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Over the last thirty years, the number of federal criminal laws has increased by one-third. This expansion, combined with the fact that many of these laws are broadly written and lack traditional criminal mens rea requirements, has given rise to a debate about "over-criminalization." The federal government's raids of Gibson Guitar factories intensified the debate, drew national attention to the issue, and prompted calls for reform. Critics of these developments argue that they are inconsistent with federalism principles, undermine individual liberty, and threaten our nation’s prosperity by providing another major way for the federal government to regulate the private sector. Skeptics dispute various aspects of these criticisms and argue that much of modern federal criminal law provides essential tools for maintaining order, protecting consumers, and reining in fraud. Has over-criminalization had an impact on our economy? What reforms could Congress consider? How does the public perceive these issues and proposals for reform? On this previously recorded conference, the experts explore these questions and share the results of a nationwide public opinion survey.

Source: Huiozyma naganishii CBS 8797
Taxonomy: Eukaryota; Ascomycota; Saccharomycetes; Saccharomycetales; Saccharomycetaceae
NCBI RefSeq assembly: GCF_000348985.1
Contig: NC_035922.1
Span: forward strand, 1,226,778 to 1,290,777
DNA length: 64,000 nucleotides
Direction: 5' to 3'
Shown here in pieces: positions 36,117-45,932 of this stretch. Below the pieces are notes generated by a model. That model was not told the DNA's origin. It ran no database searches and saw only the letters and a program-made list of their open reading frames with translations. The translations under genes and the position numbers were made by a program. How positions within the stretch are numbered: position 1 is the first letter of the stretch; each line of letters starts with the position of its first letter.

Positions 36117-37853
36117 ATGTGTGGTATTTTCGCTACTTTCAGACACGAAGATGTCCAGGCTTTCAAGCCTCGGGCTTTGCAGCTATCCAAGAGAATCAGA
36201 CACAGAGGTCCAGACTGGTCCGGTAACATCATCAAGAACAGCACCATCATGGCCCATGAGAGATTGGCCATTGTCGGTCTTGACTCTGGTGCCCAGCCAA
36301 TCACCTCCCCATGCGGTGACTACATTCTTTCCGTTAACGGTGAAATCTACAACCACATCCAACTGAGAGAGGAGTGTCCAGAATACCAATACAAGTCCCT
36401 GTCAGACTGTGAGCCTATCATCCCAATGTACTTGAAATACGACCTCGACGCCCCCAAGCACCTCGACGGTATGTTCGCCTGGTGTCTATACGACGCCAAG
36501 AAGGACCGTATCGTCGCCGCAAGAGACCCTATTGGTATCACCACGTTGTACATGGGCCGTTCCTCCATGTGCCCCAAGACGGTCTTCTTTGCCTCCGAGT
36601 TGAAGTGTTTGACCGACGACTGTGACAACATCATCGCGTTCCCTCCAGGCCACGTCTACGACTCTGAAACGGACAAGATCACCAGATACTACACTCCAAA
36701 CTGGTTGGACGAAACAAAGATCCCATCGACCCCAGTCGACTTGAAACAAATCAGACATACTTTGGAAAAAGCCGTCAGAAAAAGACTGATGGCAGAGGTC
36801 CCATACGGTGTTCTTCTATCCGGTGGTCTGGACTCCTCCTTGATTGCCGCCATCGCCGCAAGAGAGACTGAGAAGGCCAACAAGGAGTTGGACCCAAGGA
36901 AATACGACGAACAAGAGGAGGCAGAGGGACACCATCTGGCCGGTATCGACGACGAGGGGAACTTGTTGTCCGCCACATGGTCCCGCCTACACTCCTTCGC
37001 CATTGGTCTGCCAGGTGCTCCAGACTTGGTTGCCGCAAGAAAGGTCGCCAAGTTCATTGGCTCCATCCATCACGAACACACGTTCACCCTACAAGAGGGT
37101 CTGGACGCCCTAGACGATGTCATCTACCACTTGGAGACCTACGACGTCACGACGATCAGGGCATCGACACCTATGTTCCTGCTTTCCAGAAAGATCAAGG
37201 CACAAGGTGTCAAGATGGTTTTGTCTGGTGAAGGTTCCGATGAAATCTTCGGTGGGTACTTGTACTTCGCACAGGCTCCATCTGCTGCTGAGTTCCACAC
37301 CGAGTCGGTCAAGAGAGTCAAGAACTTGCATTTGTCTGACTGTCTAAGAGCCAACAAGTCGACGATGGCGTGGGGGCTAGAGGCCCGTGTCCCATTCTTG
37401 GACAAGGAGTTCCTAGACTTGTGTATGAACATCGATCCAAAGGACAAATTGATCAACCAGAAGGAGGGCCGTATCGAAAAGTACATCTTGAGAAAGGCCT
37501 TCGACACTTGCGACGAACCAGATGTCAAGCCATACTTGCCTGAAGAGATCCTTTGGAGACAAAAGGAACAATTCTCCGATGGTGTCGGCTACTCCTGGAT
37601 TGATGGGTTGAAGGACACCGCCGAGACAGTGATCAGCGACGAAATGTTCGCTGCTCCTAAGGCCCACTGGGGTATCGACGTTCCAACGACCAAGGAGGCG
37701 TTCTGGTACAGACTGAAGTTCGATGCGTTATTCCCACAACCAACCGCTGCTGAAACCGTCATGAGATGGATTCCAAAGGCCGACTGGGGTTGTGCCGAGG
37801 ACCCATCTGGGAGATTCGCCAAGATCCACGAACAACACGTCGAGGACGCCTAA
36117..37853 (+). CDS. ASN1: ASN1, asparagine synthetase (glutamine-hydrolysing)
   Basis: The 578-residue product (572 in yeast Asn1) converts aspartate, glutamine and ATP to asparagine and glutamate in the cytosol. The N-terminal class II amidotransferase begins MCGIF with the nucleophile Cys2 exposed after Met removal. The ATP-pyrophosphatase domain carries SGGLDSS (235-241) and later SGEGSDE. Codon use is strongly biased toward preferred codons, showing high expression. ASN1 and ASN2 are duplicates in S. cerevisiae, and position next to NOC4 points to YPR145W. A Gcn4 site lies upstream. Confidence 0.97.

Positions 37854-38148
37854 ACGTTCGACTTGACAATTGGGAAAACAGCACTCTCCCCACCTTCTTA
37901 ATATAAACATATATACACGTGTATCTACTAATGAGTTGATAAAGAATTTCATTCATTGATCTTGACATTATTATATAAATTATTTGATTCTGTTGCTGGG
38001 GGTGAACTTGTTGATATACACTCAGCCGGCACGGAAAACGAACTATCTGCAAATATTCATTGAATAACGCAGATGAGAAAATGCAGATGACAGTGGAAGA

- Mr. Whit Ayres, North Star Opinion Research
- Hon. George J. Terwilliger III, White & Case LLP
- Moderator: Mr. Dean Reuter, Vice President & Director of Practice Groups, The Federalist Society